COLUMBUS, Ohio -- A journalist is not supposed to cut corners. You cover the event, no matter how long, no matter how one-sided, no matter if you're trying to get out ahead of 111,385 other fans to get onto I-94 so that you get to the Texas-Ohio State game within 30 minutes of the 8 p.m. kickoff.
So what the hell -- I cut the corner. There I was, striding quickly out of Michigan Stadium, pushing my roller suitcase with one hand, pulling my rolling briefcase with the other, snaking through the disgruntled Michigan fans who walked out with 5:00 or so to play, and the Wolverines trailing, 17-3.
That's why you may understand the horror when, shortly after sliding into the back seat of a 2005 Lincoln Town Car, I heard Michigan play-by-play man Frank Beckmann scream that quarterback Chad Henne had completed a 25-yard pass to wide-open freshman Mario Manningham for a touchdown.
Notre Dame's lead shrunk to 17-10, 3:47 remained on the clock, and I was heading out of Ann Arbor.
I'm not saying that for the final three minutes-plus I became a Notre Dame fan. But I held my breath so long I turned Michigan blue.
Bottom line -- the gamble worked. I made it to the Ohio Stadium press box 30 minutes before kickoff, and saw from start to finish one of the most exciting early-season games in the last few years. The No. 2 Longhorns overcame three turnovers and a raucous crowd of 105,565 to edge the No. 4 Buckeyes, 25-22.
That's 216,951 people who attended the two games, and I was two of them.
Now, let me explain the Town Car. ESPN.com is not in the habit of hiring drivers for its writers. But the editors bought my idea of fulfilling any college football fan's fantasy -- seeing Notre Dame-Michigan and Texas-Ohio State in the same day. They also understood that if I spent the three hours between Ann Arbor and Columbus typing, they -- and you -- would see the story shortly after the end of the game in the 'Shoe.
Town Car, here I come.
I didn't broadcast my battlefield promotion to the elite. Suffice it to say that when ABC Sports boss Loren Mathews explained to me in the Big House press box Saturday morning how he grabbed a great parking space so that he would be able to make a quick getaway -- he, driving his own rental -- I responded with awkward silence. Then I 'fessed up.
Going in, you think Texas (2-0) and Ohio State (1-1) are a Hollywood one-night stand, two stars who find each other (in front of the cameras, of course) and move on. The two storied programs had never played each other before Saturday night.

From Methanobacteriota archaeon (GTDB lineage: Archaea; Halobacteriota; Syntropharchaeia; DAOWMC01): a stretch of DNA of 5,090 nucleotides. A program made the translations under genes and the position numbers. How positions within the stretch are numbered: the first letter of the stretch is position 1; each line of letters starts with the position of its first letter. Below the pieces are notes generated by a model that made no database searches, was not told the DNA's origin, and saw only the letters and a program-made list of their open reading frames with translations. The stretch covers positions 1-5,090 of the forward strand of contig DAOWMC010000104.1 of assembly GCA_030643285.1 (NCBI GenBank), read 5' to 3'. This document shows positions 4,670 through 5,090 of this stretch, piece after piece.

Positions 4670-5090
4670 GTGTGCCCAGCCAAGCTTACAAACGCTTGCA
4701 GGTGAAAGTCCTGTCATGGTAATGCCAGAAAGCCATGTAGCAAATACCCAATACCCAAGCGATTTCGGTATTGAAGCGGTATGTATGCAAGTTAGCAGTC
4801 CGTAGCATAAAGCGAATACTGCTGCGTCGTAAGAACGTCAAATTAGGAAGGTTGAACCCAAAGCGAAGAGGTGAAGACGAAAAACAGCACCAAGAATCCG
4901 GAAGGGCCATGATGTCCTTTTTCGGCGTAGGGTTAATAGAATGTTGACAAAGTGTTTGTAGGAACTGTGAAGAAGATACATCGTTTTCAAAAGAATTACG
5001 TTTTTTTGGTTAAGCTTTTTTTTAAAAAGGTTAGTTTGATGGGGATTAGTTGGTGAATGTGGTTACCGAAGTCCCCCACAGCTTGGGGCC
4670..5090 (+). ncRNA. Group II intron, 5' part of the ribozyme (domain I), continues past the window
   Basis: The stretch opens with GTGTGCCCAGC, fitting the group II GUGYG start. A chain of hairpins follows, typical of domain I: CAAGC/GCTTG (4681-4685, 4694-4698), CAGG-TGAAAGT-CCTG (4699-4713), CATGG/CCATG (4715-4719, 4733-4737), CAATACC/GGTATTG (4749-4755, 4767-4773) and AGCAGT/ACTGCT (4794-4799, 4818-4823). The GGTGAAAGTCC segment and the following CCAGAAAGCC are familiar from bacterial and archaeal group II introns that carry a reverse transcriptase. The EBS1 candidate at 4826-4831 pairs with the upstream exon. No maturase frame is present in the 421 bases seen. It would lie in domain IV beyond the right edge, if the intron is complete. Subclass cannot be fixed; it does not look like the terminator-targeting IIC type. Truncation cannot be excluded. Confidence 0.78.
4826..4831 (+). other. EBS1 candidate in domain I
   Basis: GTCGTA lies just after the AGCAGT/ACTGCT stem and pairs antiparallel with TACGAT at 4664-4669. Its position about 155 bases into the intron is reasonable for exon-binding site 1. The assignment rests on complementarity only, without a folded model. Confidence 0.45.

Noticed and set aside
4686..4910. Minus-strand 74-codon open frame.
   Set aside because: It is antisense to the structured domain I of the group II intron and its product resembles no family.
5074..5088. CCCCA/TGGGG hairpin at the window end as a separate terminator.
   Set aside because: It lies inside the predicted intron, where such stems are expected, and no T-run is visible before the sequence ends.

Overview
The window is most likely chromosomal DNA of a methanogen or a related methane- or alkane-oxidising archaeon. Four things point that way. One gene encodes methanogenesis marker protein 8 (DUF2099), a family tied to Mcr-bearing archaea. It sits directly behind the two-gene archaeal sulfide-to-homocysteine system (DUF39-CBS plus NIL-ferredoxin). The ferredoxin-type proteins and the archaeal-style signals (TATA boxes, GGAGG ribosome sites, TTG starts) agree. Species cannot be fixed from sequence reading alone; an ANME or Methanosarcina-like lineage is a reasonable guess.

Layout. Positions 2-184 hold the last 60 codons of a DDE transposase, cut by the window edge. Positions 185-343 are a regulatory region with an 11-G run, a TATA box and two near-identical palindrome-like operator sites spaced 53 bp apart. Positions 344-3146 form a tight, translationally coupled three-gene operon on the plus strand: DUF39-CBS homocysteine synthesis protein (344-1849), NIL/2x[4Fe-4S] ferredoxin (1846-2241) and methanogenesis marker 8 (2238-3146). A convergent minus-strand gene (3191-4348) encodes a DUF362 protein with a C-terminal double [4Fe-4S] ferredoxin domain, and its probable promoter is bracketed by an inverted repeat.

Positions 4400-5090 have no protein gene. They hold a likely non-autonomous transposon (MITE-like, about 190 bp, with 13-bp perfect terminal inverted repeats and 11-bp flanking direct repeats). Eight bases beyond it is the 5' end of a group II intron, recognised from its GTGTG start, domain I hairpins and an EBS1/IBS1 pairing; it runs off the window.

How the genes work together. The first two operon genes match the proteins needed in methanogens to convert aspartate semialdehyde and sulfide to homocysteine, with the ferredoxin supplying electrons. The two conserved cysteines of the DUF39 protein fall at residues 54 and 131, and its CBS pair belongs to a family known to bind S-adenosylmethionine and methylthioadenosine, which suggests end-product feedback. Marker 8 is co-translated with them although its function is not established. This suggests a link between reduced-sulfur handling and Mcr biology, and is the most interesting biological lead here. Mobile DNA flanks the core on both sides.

No. 3 Michigan (1-1) and No. 20 Notre Dame (2-0), on the other hand, would be Will and Jada, a marriage of big names.
We stare at the Horns and the Bucks the way we stare at Paris Hilton topless on the cover of the new Vanity Fair. Next issue, they'll be a new flavor-of-the-month on the cover, another star or starlet with a good press agent.
In theory, the Irish and the Wolverines are timeless, ageless beauty: Elizabeth Hurley at 40, Paul Newman at 80.
In reality, Texas and Ohio State played a game for the ages that turned on Texas split end Limas Sweed's catch of a 24-yard touchdown pass as he fell backward while wearing Buckeye safety Nate Salley with 2:37 to play.
The quarterback who threw that pass, junior Vince Young, gave another virtuoso concert, throwing for 270 yards and two touchdowns, leading the Horns with 76 rushing yards, and refusing to give in after Texas gave up a 10-0 lead.
Notre Dame's 17-10 victory, with the exception of a couple of Irish drives, set the cause of offense back a couple of decades.
Texas and Ohio State displayed speed, athleticism and a few once-in-a-lifetime plays. Surely no one has ever returned a kickoff the way Ramonce Taylor did for Texas in the second quarter. Taylor started to put his knee down after his foot crossed the goal line, broke a tackle while running backward in his end zone, circled around Stan White Jr.'s lunge and raced up the sideline for 35 yards.
The next Ohio State kickoff, Texas downed four yards deep.
On the other hand, there was Michigan. Sophomore quarterback Chad Henne, who played all of last season like a freshman impersonating a junior, picked Saturday to be a sophomore portraying a freshman.
He ignored a wide-open Jason Avant over the middle inside the Irish 5 in order to throw an interception to Notre Dame safety Tom Zbikowski at the Irish 1 in the third quarter. Henne fumbled at the Irish 1 in the fourth quarter, a mistake he may have gotten away with before instant replay.
Don't forget when Michigan turned the ball over on downs at the Notre Dame 5 in the fourth quarter. That's three trips to the reddest part of the red zone in the second half that resulted in two turnovers and no points. Henne completed 19-of-44 passes for 223 yards, one touchdown and two interceptions, but he didn't cross the 100-yard mark until the fourth quarter.
"We really settled down in the second half and blocked the Notre Dame front much better," Michigan coach Lloyd Carr said. "We stopped ourselves every time. That certainly is a disappointment."